My Critique Group: Priceless!


On a Tuesday night, every other week (más o menos subject to the dictates of the school calendar), you can find me at one of the back tables of the Metro Diner with my amazing and wonderful critique group.  My group, which includes Jacki Morris and Joanne French, has been meeting at the Metro Diner for the past 3 plus years.  And what makes my group a tad different is that we meet with our writing teacher and mentor, the incredible, amazing, you take my breath away (Wait! I’m not done!), and the absolute, best editor EVER:  Jill Davis. (Please see my interview with Jill,

critiquegroupMe, Jill Davis, Jacki Morris, Joanne French

As I’ve come to learn, having a critique group, not to mention a good one, is priceless.

A bit of backstory . . . I met Jacki and Joanne back in 2007 in a Gotham children’s fiction writing class.  At the end of the class, some of my classmates asked our then-teacher if she would do a private workshop with us and five or six of us began to meet with her once a week.  Little by little the group dwindled down to the three of us and then our teacher had to stop teaching.  So, we tried critiquing our own work.  And although that was extremely helpful (and obviously still is!), we missed having the input from someone in the know to guide us.  And if there were ever such a thing as a lucky charm or star guiding us, it fell in our laps the day Jill said she’d take us on.

How does our group work? We don’t have a set agenda.  We submit manuscript to each other via e-mail every other week.  (When we met with our previous teacher, we submitted once a week.  But for those of us with kids, this schedule was too unforgiving.  By the end of the 10-week session, we found that we were really losing steam and just burning out.)

The nuts and bolts of our class involve plowing through our manuscripts, figuring out what’s working and what’s not.  Jill takes the lead and she will often bring in books to dissect or suggest tools that will help us hone our skills.  At our last meeting, we discussed story boarding and using the five-act structure (exposition, rising action, climax, falling action, denouement) when working on our manuscripts, including even our picture books.

There’s lots of trial and error, and it seems that we’re all learning as we go.  But I can say without any doubt, that my editing, writing, and storytelling skills are 100% stronger and better since we’ve been meeting. Now if I could only write something shorter and less complicated .  . . but that’s another story.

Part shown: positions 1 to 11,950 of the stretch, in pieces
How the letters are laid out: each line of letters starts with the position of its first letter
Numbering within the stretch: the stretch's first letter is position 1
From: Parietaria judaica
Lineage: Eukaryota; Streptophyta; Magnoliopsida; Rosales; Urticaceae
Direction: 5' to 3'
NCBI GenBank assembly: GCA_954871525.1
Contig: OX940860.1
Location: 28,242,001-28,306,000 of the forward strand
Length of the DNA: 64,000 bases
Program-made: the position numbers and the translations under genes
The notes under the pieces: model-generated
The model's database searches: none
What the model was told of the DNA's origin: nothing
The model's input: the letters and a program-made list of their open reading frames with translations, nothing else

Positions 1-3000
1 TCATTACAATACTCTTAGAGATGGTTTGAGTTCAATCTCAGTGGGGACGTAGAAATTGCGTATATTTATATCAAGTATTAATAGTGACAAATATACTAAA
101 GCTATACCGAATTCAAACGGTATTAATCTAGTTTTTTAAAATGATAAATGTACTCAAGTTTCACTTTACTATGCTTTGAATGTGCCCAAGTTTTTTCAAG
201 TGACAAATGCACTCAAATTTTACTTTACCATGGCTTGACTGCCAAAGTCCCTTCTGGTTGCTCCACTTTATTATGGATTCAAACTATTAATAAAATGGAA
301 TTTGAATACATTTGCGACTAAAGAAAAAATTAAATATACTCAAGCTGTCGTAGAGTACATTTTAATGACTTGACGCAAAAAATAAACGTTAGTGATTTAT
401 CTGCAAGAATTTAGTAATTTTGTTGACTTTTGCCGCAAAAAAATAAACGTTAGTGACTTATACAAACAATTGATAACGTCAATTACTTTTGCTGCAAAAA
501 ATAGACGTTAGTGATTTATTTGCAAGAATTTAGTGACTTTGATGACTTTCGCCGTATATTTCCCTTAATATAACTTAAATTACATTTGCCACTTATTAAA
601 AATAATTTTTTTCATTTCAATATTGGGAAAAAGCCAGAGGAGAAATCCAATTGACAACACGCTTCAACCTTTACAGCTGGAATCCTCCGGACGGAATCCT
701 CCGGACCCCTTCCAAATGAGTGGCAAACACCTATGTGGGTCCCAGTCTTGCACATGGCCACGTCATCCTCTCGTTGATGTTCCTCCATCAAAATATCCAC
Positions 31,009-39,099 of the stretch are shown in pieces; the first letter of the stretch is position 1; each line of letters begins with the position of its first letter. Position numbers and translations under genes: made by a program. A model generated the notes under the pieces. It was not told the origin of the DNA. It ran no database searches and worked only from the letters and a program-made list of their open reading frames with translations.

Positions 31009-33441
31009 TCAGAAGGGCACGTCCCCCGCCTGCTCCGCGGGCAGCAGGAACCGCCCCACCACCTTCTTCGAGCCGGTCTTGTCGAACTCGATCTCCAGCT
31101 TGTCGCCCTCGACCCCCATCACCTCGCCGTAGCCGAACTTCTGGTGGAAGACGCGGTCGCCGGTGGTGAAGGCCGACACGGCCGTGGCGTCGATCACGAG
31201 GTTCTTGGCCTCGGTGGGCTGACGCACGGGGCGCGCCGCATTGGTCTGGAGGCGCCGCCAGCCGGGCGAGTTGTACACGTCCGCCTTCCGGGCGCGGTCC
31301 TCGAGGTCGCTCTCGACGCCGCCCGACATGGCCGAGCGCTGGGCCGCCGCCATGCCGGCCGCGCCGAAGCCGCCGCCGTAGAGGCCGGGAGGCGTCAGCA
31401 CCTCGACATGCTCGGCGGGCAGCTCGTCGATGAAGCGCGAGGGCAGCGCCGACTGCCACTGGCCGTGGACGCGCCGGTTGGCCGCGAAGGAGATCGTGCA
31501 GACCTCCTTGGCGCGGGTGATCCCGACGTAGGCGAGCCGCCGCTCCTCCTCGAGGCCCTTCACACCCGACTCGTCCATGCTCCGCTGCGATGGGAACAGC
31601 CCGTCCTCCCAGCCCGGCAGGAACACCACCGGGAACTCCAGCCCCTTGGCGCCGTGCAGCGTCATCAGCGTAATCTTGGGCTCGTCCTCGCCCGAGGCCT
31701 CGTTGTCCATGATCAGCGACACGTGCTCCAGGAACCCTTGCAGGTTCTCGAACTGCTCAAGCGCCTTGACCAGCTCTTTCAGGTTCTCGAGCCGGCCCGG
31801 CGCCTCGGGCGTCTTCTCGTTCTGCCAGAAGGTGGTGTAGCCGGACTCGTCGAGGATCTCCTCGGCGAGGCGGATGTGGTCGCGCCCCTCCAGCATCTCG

If you’re interested in starting or joining a critique group, your local chapter of the SCBWI is the place to go.

The SCBWI Metro New York Chapter tries to coordinate authors with appropriate writing groups.  For more information, please see:  Their contact info is:

And if you happen to make it to the Metro Diner, I highly recommend the chicken souvlaki or the vegetarian frittata.

By rnewman504

11 comments on “My Critique Group: Priceless!

  1. Hi Robin, thanks to you I found the chapter in Adelaide, Australia. I haven’t joined yet but plan to do so. I have finished my first picture book but will check to see if it follows the five-act structure. I would love your thoughts on my book if you are willing.

    • Hi Kelly, Could you possibly email me a short sentence telling me about your picture book? I just want to make sure that we’re not working on something similar (that’s always a concern of mine). My e-mail address is:

      • Sure Robin. I am a total newbie, as you are already aware, and this would never have crossed my mind. If you think there is conflict of interest, so to speak, please be completely honest with me. I am happy to do whatever you think is best and if that means you not reading my book that’s completely fine.

      • Kelly, you really want to be careful about showing your work, especially picture books. My two cents, for the little they’re worth, are: I think joining the SCBWI and finding a good critique group is the best way to go. Once you have a body of work (not just one picture book), then you should try to find an agent. But if you e-mail me a sentence and it’s not similar to anything I’m working on, I’d be happy to look and comment on it.

      • Your opinion, and two cents worth, are highly valued.
        My intention is to find an agent who will work with me but not sure when I should do this. I don’t even have an idea of how many pb’s make up a ‘body’. I was planning on sending in my first manuscript to a publisher and going from there, if/when the need necessitates.

      • That is certainly another way to go. Carefully look at the books a publisher puts out. If you write quiet pbs, a publisher who only buys funny books won’t be interested. In terms of body of work, I think agents like to have a sense of your writing–not just one picture book, but I could be wrong. My fingers and toes are crossed that your book gets published. Gotta scoot!

      • Thank you so much for everything, Robin. You’re a gem.

        I have lots to do and a heap to think about.

        Your critique group sounds like an amazing and supportive bunch of people. I hope your current book ticks all the boxes for you.

        Warmest regards

  2. When I taught fourth grade reading, one of the activities I used after we finished reading a story was giving my students five note cards and letting them storyboard the story. They would have loved seeing the picture taken at the Metro Diner of authors using storyboarding to write their stories.

    • Hey Texas Nancy,
      I bet my writing group could also learn a lot from your fourth graders. Big hugs! Can’t wait to see you in a few weeks. 🙂 xoxo

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